memory facebook social media age

How quickly we forget. Or more accurately, how selectively we remember. Think for a moment: What and who do you remember of the civil rights period? The march in Selma, Alabama and Martin Luther King, of course. But what about Orval Faubus? Sounds vaguely familiar? He was the Democratic governor of Arkansas who in 1957 stood in the doorway of a Little Rock high school and called the National Guard to prevent school integration in defiance of the U.S. Supreme Court.

So why is it that we remember MLK but barely remember pathetic old Orval? Why don’t we see monuments to him in the South? Which raises a more basic question: What and who determines our memory of the past and what we forget about it?

Walter Cronkite, the anchorman of CBS Evening News from 1962-1981, used to sign off with his signature closing remark: “…and that’s the way it is.” And that was it! That’s the way we viewed and remembered the world of that time. The news was rigorously fact-checked, vetted, and faithfully presented in a truly neutral way. Not neutral in the sense of giving equal weight to real facts and propaganda and fake facts, but in the sense of non-preaching, just the facts. To wit, his truth-saying about the Vietnam war, reporting on all the valor of the grunts on the ground as well as the chicanery of the generals and politicians.

But that world, alas, is no more. Welcome to the age of Facebook.


How we remember

It’s somewhat complicated but beautiful—so stay with me.

There are 3 types of memories, depending on how long we retain them.

  • Immediate memory lasts only milliseconds. What is it good for? You witness a traffic accident. Your brain registers every detail: the cars involved, the speed they were traveling, the broken glass on the road, the trees on the side of the road. These are all visual inputs and are routed to the visual cortex. But you are also aware of the sickening sound of crashing cars. This registers in the auditory cortex. And the smell of burning rubber goes to the olfactory cortex.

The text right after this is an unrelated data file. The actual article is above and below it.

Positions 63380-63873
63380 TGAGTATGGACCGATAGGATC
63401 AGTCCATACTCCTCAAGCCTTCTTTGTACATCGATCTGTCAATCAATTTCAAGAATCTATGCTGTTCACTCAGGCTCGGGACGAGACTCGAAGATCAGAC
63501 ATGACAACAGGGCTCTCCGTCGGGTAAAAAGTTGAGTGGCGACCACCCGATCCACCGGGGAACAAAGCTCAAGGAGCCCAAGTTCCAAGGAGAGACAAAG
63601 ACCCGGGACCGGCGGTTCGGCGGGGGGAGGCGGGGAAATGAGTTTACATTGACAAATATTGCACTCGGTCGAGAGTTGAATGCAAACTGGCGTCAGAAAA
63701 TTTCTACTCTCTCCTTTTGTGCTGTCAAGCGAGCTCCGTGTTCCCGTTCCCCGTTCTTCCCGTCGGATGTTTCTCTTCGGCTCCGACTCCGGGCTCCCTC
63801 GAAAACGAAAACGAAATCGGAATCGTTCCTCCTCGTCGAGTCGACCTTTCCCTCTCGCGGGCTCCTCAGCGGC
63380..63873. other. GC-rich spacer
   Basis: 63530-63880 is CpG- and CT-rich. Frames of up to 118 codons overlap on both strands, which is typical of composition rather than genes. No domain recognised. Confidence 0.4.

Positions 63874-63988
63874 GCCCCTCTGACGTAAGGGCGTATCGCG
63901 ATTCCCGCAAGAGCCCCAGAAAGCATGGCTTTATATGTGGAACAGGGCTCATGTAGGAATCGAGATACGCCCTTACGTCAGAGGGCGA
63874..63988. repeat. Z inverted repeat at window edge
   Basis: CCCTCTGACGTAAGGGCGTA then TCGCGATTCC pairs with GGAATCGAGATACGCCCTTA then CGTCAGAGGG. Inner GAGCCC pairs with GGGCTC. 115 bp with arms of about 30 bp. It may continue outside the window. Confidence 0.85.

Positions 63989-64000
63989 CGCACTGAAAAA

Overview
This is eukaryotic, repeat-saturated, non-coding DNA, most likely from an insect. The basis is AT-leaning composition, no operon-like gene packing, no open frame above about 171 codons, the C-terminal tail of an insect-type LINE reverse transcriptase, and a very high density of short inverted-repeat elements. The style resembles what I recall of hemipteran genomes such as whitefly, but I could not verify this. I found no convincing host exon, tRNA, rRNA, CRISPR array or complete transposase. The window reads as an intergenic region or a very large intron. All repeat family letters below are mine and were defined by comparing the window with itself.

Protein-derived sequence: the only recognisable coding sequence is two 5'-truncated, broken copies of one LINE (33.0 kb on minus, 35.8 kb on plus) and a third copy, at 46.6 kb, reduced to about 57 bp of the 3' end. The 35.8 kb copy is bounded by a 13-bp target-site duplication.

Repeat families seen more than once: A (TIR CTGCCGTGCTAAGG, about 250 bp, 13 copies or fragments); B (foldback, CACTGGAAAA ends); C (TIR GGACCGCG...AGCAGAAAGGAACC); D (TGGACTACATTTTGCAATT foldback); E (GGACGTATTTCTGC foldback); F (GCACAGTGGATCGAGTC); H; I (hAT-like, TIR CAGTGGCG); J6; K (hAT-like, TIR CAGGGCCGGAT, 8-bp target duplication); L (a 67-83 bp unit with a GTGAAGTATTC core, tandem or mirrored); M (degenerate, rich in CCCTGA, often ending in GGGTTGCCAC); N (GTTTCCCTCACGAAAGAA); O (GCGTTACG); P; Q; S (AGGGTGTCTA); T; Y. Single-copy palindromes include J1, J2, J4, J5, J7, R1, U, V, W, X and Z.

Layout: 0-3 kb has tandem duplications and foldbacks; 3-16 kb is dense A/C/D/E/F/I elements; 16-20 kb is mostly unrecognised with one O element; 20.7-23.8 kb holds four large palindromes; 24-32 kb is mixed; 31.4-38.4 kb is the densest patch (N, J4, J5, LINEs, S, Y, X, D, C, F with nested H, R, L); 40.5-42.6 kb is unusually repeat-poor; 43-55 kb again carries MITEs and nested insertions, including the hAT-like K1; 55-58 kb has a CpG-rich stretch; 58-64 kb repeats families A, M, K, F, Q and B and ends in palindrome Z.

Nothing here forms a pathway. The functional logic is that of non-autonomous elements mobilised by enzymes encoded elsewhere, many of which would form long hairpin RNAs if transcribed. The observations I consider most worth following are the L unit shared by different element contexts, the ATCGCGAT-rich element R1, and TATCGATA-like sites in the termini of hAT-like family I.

• Short-term (aka working) memory lasts only a few minutes, just long enough to be useful. The highway patrol arrives 15 minutes later and asks you to retrieve from your memory what you saw. In your story, the trees on the side of the road, the smell of burning rubber and the thud of clashing metal are no longer relevant. What you actually remember is the description of the cars, their size, color, and the speed and direction in which they were traveling. So what happened here is that in the process of consolidation of the memory, irrelevant and distracting information is stripped away. All the inputs from the immediate memory are fed to the prefrontal cortex which is located behind your eyes and forehead. The process of consolidating relevant and “forgetting” the irrelevant and distracting information takes place there. What would happen if you never again have a chance to recount that particular accident? The longer time elapses since the event, the more details will become fuzzy or forgotten completely. But if for some reason you recount the event often, more and more details will be remembered.
  • Long-term memory is used to store facts, observations, and the stories of our lives. This is the memory we are familiar with most and is the most important in shaping who we are and how we perceive who we are. For instance, of that traffic accident, you’d remember only the bare facts of 2 cars clashing. The vividness of the event will be largely gone. When I was 5 years old, I remember being taken to kindergarten for the first time and that I cried my heart out. Period. I am sure that this event meant a lot more to me then. The separation anxiety, the many unfamiliar faces, all these had an emotional content that was lost forever, never to be retrieved. This bare-bones memory is stored in a brain structure called the hippocampus and several other areas with neural links to it.


We are not computers

If you read the popular literature on how the brain works, you can’t escape the ubiquitous description of the brain as a “biological computer”. Wrong! Computer memory is made up of millions of bits of information, and each bit is “randomly accessed” (hence RAM, or random access memory). So if you called for your home address, that’s what you’d get, and nothing else. But if you think of your home, you are likely to have in your mind’s eye a picture of a bedroom or your backyard or even a smell of dinner being cooked in the kitchen. This is because all of the areas of the brain associated with “home” get activated.

This is a blessing. These associations give context, vividness, and emotional content to our memories. It gave us Shakespeare. And when his poetry does not hew to the exact historical details, we allow it “poetic license”. But what if we are called as eyewitnesses to a crime, we take “poetic license” with the facts, not intentionally but because our memory is inherently faulty?


How does faulty memory happen?